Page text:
Eastern Arizona: Gold and Base Metal Deposits Part II
March 2011 by W. Dan HauselIn this review of precious and base metal deposits in Arizona, it is apparent that several significant mines and mineral deposits occur in eastern Arizona, and there is considerable potential for new discoveries.
In 1877, a prospector named Ed Schieffelin discovered silver in “the middle of nowhere” and staked two claims: “Tumbstone” and “Graveyard.” Soon a town and mining district were organized and acquired the name “Tombstone” after making a spelling correction.
Exploration companies are actively looking for properties with profitable potential, even if the ground was once cast off as too low in grade to be economically viable. This is especially true in states that are reasonably friendly toward...
Even though these were some of the earliest placer deposits to be worked, there is still plenty of gold left today—it just takes more work to recover. Knowing about the old locations where gold has been found is the first step to success.
The small-scale miner has reasonable opportunity to exploit some of these small, rich placer gold deposits.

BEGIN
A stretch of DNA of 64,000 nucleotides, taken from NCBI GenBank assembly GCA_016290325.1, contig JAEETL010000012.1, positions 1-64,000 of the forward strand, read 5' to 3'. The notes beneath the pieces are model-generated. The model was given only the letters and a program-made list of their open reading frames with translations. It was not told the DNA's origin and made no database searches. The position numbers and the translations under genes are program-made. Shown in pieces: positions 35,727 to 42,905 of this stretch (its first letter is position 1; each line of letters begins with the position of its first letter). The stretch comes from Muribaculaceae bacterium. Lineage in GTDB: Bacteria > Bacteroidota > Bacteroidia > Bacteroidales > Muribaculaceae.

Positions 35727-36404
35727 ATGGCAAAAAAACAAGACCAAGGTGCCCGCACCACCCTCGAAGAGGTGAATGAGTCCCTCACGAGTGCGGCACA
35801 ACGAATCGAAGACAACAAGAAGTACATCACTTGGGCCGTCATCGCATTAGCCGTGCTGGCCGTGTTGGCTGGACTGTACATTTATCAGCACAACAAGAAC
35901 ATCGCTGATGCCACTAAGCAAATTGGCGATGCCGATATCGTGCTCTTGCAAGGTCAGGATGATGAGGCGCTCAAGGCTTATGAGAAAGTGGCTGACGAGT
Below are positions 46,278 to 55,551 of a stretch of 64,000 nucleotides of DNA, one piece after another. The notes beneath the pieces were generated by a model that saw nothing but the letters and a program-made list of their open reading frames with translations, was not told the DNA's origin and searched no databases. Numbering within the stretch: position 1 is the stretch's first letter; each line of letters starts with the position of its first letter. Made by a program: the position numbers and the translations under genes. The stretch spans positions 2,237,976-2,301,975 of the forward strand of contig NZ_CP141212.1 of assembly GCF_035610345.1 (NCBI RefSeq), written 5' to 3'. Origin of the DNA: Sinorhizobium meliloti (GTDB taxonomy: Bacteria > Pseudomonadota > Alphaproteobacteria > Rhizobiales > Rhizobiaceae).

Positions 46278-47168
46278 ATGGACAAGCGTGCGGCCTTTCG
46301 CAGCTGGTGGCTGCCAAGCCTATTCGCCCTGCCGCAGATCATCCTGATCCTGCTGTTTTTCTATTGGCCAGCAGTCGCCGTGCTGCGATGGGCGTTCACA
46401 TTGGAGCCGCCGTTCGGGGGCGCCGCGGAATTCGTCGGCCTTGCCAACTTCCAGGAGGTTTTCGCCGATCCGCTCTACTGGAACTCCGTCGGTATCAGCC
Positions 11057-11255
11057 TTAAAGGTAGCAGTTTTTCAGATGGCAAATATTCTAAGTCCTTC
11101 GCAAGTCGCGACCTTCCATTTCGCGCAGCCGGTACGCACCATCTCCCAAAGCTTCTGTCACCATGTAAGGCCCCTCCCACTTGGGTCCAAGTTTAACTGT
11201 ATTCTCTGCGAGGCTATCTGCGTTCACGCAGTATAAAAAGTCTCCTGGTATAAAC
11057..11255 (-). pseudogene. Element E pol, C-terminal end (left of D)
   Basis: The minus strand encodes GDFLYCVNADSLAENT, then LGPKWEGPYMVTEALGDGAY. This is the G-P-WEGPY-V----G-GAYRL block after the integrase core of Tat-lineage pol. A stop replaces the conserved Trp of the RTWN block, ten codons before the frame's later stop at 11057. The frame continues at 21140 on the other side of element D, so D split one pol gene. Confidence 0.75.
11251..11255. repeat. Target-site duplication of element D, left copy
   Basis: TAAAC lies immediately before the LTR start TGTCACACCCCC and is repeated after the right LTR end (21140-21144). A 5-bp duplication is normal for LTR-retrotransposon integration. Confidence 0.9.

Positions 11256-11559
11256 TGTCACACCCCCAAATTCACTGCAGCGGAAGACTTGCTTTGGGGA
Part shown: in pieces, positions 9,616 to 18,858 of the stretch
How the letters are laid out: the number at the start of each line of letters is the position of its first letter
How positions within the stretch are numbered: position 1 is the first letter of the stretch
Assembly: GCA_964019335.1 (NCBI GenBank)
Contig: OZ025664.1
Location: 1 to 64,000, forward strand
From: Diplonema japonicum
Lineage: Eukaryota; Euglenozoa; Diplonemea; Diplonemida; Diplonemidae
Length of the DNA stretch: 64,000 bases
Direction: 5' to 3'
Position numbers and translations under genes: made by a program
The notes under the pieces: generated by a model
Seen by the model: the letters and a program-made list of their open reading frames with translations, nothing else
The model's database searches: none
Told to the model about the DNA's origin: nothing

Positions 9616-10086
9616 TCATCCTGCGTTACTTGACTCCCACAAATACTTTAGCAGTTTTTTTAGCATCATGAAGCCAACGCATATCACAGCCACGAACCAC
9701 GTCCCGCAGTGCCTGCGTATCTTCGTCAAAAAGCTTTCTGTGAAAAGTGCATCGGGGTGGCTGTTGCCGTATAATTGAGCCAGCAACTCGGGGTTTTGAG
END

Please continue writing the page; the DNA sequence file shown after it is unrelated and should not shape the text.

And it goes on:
In this article, we’re going to take a look at the minerals that contain gold and silver, and how you as a prospector can identify them in the field.
In this review of precious and base metal deposits in Arizona, it is apparent that several significant mines and mineral deposits occur in eastern Arizona, and there is considerable potential for new discoveries.
The Bawl Mill • So You Want To Be A Full-Time Prospector? • Ask The Experts—Do I still have rights to this mining claim? • Ask The Experts—What is a "closed" claim? • Rediscovering Placerville, California Part II • Prospecting With The Help of Fluvial Geomorphology • Oregon Anti-Dredging Bill • Mud Men: Pocket Miners of Southwest Oregon Part II • The Gold of Plumas de Oro • Melman on Gold & Silver • Mining Stock Quotes and Mineral & Metal Prices